If a lens has field curvature, as many do, then taking the best value from each image gives you the best the lens could do if focused on that spot. Taking all the values with best center focus (what I do) makes the best values from the corner seem lower, but I think they’re more real-world, since most of the time I’m focusing on something near the center. Neither one is right nor wrong, it’s just two different ways to do it. We could do both, but that makes for some long articles so most people do one or the other.
Anyway, the 58mm lens has an interesting pattern: when the center is in best focus, the corners are also in best focus, but the middle area is a bit out of focus and hence less sharp on Imatest. The Imatest print out from one of the test shots probably will explain it.
There’s sort of a ‘moustache’ field curvature at this shooting distance with the lens wide open. Compare it to one of the 50mm Imatest graphs at f/1.4, which shows the more typical Nikon ‘just falling off in the far corners’ pattern.
I mention this because if I had ignored the field curvature and used the best numbers at each point from any image, the 58mm average would have been higher. By f/2.8, though, the field of best focus has straightened out completely and the point is moot. It also seems that the field curvature isn’t so significant at infinity, at least according to our optical bench (I’ve attached an optical bench cut as an addendum showing how flat the focus field is at infinity, but I’m not going to compare optical bench results yet. I’ve only got optical bench data on a few hundred copies compared to thousands of Imatest results, so I’m not comfortable writing about it yet.)
As an aside I would guess this tradeoff was selected by design to keep corner aberrations low, which is one of the points Nikon’s marketing emphasizes. It may also be a positive if this is used as a portrait lens since areas off center may be more blurred than they would otherwise. But it may also mean using those off center focus points will have a bit of a learning curve. (See, geeky stuff can have some practical use.)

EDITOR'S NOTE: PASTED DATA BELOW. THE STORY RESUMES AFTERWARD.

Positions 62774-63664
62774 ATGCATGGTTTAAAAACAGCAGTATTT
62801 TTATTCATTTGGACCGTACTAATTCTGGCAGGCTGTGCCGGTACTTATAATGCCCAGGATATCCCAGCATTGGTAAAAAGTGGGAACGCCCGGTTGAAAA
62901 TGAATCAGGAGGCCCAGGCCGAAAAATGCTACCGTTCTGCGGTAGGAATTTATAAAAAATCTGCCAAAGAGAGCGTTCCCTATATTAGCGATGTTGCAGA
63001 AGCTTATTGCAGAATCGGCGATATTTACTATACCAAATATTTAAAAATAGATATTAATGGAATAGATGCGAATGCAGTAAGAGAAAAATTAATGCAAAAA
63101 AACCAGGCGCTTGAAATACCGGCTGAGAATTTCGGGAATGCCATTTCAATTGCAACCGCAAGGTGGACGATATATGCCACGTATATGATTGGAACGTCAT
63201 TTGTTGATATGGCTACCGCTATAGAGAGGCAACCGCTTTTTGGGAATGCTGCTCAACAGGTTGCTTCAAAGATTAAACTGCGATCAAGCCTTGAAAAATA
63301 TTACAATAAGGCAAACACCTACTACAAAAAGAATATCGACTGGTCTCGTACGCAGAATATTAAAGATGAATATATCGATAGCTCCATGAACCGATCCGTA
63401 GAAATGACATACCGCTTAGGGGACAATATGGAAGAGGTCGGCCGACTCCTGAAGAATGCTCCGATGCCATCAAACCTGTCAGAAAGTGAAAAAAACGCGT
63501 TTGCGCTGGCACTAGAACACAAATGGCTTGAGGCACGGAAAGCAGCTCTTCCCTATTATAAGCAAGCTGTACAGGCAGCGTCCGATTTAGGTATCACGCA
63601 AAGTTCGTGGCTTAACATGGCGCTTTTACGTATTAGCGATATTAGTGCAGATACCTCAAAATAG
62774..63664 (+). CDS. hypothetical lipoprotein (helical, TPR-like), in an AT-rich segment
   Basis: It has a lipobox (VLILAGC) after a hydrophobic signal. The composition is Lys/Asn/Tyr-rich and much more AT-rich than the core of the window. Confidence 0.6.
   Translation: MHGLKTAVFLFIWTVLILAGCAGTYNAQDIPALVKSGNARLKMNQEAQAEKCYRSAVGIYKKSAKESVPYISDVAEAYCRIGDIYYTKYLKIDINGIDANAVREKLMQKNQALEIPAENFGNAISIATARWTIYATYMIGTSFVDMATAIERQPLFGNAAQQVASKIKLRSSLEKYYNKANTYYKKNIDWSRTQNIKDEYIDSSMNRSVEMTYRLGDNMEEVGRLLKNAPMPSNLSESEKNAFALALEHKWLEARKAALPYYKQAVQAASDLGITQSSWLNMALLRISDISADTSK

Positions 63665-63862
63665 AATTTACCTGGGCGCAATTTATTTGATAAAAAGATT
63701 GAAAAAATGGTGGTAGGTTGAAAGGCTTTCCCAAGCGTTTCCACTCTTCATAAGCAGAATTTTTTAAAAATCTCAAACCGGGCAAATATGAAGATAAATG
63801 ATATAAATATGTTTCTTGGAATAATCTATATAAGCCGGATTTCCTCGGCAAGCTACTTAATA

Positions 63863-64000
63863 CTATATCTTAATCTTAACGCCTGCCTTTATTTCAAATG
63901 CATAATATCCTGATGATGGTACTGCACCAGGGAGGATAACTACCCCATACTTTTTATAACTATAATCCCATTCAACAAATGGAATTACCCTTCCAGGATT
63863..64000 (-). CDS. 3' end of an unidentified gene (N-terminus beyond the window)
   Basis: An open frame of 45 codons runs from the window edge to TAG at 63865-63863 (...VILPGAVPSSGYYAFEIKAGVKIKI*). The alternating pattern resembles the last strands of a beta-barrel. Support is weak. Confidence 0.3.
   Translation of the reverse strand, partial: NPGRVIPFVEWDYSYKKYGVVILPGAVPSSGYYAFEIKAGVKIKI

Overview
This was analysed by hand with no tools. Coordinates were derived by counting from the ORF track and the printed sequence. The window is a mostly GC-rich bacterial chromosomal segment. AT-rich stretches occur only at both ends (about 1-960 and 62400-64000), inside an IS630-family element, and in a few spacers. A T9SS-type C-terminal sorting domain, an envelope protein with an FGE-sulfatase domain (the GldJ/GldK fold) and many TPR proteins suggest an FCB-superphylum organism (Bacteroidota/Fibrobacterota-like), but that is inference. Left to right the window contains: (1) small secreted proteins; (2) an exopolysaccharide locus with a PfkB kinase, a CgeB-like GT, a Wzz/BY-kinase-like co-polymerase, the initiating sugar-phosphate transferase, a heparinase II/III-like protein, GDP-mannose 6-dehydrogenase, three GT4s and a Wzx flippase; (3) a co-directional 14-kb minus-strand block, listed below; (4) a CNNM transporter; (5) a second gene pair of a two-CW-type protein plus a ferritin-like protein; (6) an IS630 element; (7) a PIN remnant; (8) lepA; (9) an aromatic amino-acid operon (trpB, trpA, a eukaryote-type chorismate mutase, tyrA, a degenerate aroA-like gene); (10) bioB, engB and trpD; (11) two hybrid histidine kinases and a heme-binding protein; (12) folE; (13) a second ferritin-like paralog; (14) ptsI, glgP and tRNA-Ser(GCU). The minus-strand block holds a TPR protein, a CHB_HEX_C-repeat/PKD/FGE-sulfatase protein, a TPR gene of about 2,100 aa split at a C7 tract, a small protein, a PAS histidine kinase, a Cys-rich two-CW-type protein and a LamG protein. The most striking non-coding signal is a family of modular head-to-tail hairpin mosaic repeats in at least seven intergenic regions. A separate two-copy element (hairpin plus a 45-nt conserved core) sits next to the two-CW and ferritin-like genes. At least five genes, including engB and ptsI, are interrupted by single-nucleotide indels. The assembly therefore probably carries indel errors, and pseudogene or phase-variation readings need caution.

Distortion for both the new 58mm and the 50mm is about the same with 1.7% barrel distortion.
Improvement Stopped Down
One thing I’m trying to do more is include numbers at various apertures for each lens. Here are the results for the 58mm as we stop down:
Ctr MTF50 Avg MTF50 Corner MTF50
f/1.4 645 520 435
f/2 700 580 480
f/2.8 850 680 650
f/4 980 800 700
f/5.6 1160 940 710
f/8 1090 940 720
Compared to the results for the 50mm below.
Ctr MTF50 Avg MTF50 Corner MTF50
f/1.4 620 555 395
f/2 695 625 470
f/2.8 870 770 580
f/4 970 850 695
f/5.6 1080 905 720
f/8 1025 900 740
Both sharpen up nicely and steadily as you stop down (not that a lot of people are going to shoot these stopped down) through f/5.6. There are some minor differences between them, but nothing dramatic.
As I said when I started, Nikon’s marketing blurbs on this lens “virtually no sagittal coma or light falloff” are not things I tested in the optical resolution lab. For many people (OK, for some people), those are the things that will make them want this lens at any price.
Optically, it has excellent resolution. It’s a bit better than the 50mm f/1.4 G. I’m not saying the 58mm is overpriced; it’s about the same price as the 85mm or 35mm f/1.4G lenses. I am saying that this test makes the 50mm f/1.4 G look like quite a bargain.
Addendum: Optical Bench Results
If you aren’t familiar with the differences between optical bench and computer image analysis (like Imatest) results, you can read the geeky stuff HERE.
I’m including an example printout of one of the 58mm lenses because it shows there really isn’t much field curvature at infinity.The optical bench takes multiple readings, changing the focus in 5 microns increments. Looking at the data across the lens field we get a look at the field curvature at infinity. For this lens the best focus across the entire surface of the lens across the entire field was at -30 microns, indicating a flat field at infinity – at least to the limits of this test (+/- 15 degrees from center).
There are a lot of reasons why field curvature would be different at different focusing distances. In fact, it’s quite common.
Author: Roger Cicala
I’m Roger and I am the founder of Lensrentals.com. Hailed as one of the optic nerds here, I enjoy shooting collimated light through 30X microscope objectives in my spare time. When I do take real pictures I like using something different: a Medium format, or Pentax K1, or a Sony RX1R.